Credits –

Tax avoidance and evasion
have become the culture of some individuals and businesses operating in
Nigeria.One of the latest indexes, “Paying Taxes 2015”, which compares tax
systems across the world, ranked Nigeria the 3rd worst globally in
tax compliance. The assessment is based on three major indicators; total tax
rate, number of payments and compliance time.
The survey reveals that it
takes the Nigerian taxpayer an average of 908 hours to comply, followed by
Bolivia about 1,025 hours, and the worst being Brazil- about 2,600 hours. Out
of the 189 economies, Nigeria –Africa’s largest economy by GDP size, ranks low
at 179 with total tax rate at 32.7 percent.

With the decline of oil
revenues and the uproar for alternative sources of revenue and poor global
ranking of Nigeria’s tax compliance, The Federal Inland Revenue Service
(“FIRS”) must embrace the Presumptive Income Tax Assessment (“PITA”) into the
Nigerian tax system.
What is the Presumptive
Income Tax Assessment?
Presumptive tax can be
traced to Milan, as early as the 17th century when the value of land was used
to estimate tax instead of the actual production from that land. This
stimulated increased production on the land because taxpayers wanted to
maximise production so as to beat the system.
Presumptive income
taxation is primarily used in economies where ‘hard-to-tax’ taxpayers comprise
the majority of the population and administrative resources are scarce. In
these societies, most taxpayers lack integrity or financial transparency that
allows for effective taxation by the relevant tax authority. The result is that
governments estimate or presume the appropriate income on which taxes should be
In Ehtisham Ahmad&
Nicholas Stern‘s “The theory & practice of Tax reforms in developing
countries” 276 (1991) defines Presumption Tax system as the use of indirect
means to ascertain tax liability which differs from the usual rules based on
the taxpayers account.
The tax payer captured
under this regime are the ones who are hard to assess because they earn low
incomes; they sell their goods and offer services largely for cash which makes
it impossible to apply withholding tax; they are compelled by non-tax reasons
to keep books of accounts and their number is too great which renders it
impossible to intensively scrutinize a reasonable fraction of them, they could
be mostly classified in the informal sector. This makes it easy for such a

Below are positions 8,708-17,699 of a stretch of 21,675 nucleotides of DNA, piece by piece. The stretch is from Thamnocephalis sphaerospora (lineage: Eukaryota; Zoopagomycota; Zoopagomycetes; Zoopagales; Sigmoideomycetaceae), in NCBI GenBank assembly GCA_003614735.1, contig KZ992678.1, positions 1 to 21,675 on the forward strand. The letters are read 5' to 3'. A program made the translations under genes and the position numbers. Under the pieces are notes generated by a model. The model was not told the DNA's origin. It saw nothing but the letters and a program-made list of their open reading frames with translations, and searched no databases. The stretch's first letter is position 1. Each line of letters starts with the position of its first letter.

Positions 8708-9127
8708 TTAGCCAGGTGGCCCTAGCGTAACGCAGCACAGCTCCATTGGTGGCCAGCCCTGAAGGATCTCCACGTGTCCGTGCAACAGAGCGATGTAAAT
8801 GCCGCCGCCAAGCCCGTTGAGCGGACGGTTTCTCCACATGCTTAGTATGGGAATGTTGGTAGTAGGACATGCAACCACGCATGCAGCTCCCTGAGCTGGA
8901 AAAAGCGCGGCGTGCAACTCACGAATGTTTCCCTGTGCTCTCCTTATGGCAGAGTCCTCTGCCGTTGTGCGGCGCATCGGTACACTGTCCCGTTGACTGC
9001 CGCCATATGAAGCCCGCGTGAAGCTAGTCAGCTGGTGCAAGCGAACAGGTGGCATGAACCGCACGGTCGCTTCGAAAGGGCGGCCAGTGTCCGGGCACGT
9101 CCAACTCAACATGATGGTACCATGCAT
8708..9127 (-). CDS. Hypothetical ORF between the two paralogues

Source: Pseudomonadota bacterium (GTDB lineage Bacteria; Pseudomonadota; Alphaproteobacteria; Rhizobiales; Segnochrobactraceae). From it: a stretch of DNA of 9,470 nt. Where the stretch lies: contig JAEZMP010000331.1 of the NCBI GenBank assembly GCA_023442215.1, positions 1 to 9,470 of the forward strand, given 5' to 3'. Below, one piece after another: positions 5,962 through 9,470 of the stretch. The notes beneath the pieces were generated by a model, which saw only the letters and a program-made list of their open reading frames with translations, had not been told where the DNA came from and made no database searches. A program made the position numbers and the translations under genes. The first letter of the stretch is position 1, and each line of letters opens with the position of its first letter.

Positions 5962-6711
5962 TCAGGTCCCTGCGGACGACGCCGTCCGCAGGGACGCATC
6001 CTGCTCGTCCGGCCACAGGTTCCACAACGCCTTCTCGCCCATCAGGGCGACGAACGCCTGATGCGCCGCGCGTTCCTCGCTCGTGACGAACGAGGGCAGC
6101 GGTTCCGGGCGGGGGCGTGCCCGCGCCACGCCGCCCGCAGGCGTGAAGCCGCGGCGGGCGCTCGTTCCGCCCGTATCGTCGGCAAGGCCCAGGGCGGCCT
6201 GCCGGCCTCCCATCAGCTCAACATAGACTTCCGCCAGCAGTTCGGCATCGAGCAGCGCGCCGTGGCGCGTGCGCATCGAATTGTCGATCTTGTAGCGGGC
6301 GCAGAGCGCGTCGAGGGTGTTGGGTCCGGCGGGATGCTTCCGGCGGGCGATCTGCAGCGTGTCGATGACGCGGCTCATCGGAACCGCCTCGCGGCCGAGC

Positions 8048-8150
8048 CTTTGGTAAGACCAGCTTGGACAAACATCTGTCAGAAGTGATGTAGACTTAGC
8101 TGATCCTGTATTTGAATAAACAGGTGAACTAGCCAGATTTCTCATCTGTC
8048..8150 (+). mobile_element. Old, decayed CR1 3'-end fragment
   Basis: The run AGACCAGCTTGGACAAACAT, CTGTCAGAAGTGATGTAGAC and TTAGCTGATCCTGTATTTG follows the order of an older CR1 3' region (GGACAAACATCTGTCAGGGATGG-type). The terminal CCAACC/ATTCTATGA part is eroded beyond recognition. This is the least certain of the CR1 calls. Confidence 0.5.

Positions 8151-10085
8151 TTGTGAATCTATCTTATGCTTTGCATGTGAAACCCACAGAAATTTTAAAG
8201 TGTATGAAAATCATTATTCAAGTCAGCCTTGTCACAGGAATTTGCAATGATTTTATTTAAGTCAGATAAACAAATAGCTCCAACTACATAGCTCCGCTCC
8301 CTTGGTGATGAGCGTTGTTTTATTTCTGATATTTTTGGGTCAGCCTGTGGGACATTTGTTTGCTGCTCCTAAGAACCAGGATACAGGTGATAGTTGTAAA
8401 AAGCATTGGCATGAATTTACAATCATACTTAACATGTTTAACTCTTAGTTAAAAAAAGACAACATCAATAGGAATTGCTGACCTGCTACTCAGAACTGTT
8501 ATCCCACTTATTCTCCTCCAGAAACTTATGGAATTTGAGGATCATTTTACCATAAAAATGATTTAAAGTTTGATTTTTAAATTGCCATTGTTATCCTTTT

tax-payer to conceal their incomes.
Presumptive tax system
must conform with the five major canons of a good tax system. These include;
certainty, Economy, convenience, fairness/equity and simplicity.
Many scholars try to
derive the legality of presumptive tax system from the provisions of Section 65
of the Companies Income Tax Act which empowers the Tax Authority to use the
best of its judgment to assess a company but there is no expressly stated
provisions for the system in any tax regulation or Act in Nigeria.
What do we stand to gain?
It simplifies tax administration and
improves compliance by small scale taxpayers.
It minimises tax evasion and avoidance.
It improves tax assessment.
It minimises the adverse effects of
progressive taxation.
Likely challenges?
Potential Taxpayers  might not be willing to pay presumptive tax
because they think they pay many more other taxes and levies such as toll gate
fees, and other.
·    Potential taxpayers “associations” need to
be involved in the process of coming up with tax levels for purpose than if the
tax rates are imposed on them.
The usual taxpayers may result to
presumptive tax because the costs of maintaining proper books of accounts from
which to base normal income tax would be very high and so presumptive taxation
is a cheaper option.

Presumptive taxation is undoubtedly a way of curbing
widespread tax avoidance without employing excessive government resources
because it addresses the concerns of both the taxpayer and the tax authority.
The chances of the system working in Nigeria depends on how the relevant tax
authorities apply it.